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No more sweatshirt jackets!, and other handmade gifts

December 12, 2008 - Kathie Evanoff
In my younger days, I was determined to give out as many handmade gifts as possible for Christmas.

Put these situations together and tell me what you get: a working mother; a messy house; children with extra-curricular activities; and approaching holidays. This can only spell disaster, but this was my life a few years ago. During a conversation just this morning, another person and I admitted the stress we once put on ourselves during the holidays to do everything perfect and to get it all completed before the actual day.

If I had had only myself to deal with back then, I likely would have gotten all those gifts completed before Christmas eve, especially when I invariably don’t get the bright idea that handmade gifts are mandatory for a perfect holiday until around Thanksgiving. Who thinks of these things any sooner?

Before gifts can be handmade, one must first determine their talents for making such gifts. I can crochet, but since I had already gifted most of my family members with afghans and ceramics (the latter was, admittedly, a phase), a new solution to the whole handmade problem required research. The evidence of my repertoire for making stuff was proven by the several bottles of acrylic paint and quite a few expensive artist’s brushes that were stashed in a closet; a sewing machine and a serger sitting right there out in the open even though there was evidence of dust on the covers, a couple half-finished quilt tops and maybe a couple put together quilts that lacked the quilting part of the sandwich. If anyone reading this has ever actually made a quilt, I don’t care what Eleanor Burns says, you can’t make a quilt in a day. I’ve tried it and hence the previously mentioned unfinished projects.

If you were to look inside my craft room right now, you would think Pat Catan’s exploded in there. You would wonder how many people lived in this house because it is obvious that it couldn’t only be one person who began all of these things and then left them all in a “someday” pile . Certainly there are some completed items laying about somewhere. Where are they? Well, the truth is, they were all given away.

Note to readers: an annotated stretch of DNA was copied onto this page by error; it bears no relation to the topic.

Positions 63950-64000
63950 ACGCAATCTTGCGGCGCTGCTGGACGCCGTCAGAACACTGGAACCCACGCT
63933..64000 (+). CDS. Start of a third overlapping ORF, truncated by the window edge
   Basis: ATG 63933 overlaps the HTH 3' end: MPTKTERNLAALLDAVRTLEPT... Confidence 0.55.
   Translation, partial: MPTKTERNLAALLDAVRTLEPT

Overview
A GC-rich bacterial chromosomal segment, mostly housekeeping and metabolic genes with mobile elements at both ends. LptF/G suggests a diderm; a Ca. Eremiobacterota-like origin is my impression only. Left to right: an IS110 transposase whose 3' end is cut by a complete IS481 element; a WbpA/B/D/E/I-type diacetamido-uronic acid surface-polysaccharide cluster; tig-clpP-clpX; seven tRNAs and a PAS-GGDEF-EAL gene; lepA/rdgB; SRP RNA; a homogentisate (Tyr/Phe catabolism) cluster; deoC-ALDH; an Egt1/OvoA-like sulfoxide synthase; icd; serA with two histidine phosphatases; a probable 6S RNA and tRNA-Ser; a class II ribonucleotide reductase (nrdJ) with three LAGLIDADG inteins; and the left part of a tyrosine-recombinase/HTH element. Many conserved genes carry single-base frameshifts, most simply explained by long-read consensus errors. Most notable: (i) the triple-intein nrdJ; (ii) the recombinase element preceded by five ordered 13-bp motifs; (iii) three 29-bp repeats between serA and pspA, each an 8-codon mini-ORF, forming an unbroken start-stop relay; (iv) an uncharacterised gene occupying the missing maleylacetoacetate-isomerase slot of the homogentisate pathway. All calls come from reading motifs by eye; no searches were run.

It has always amazed me that projects meant for someone else always have a way of getting completed one way or another, while things we intend for ourselves often get put by the wayside for a future burst of creativity. Besides the year-of-the-afghans, there was the cross-stitch snowman sweatshirt that my mother-in-law opened one Christmas; the teddy bear tole-painted microwave popcorn dispenser that lives on my daughter’s kitchen counter; and a multitude of heart-shaped lace coasters (so easy it only takes an hour to crochet one coaster) that were given to everyone I could think of who might need a heart-shaped coaster.

And then one year, like so many others who came to their senses, I finally said, enough is enough. Maybe, just maybe, we can’t do it all. Maybe we can’t do the baking, the cleaning, the laundry, the shopping, hold down a full time job and still make by hand a good portion of our gifts. Cookies were purchased instead of home baked and gifts were bought instead of handmade. Christmas came and we were able to enjoy the time with our families and no one cared that they didn’t get yet another ribbon-woven, polyfiber stuffed pillow.

But that was before knitting. Knitting came too late for gifts this year, but just wait. Next year will be socks, hats and scarves to wrap around my family and friend's cold necks when the weather turns. That is the idea. At least, until February. On a Saturday in February I will be carrying my knives to a woodcarving class. There, along with other super-crafters, I will unleash my talent as a carver and hopefully won't lose any precious typing fingers in the process. I hope my family likes duck decoys.

This morning there was no breakfast and no lunch, but there was brunch. My husband had a morning doctor’s appointment for a shoulder injury, and I was in the same town for work as his doctor so we met for a late breakfast/early lunch. There was lots of protein in this breakfast to keep me going the rest of the afternoon.


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Breakfast: 2 ounces grains; 3 ounces meat; ¾ cup vegetables; 2 tsps. healthy oils; 80 discretionary calories


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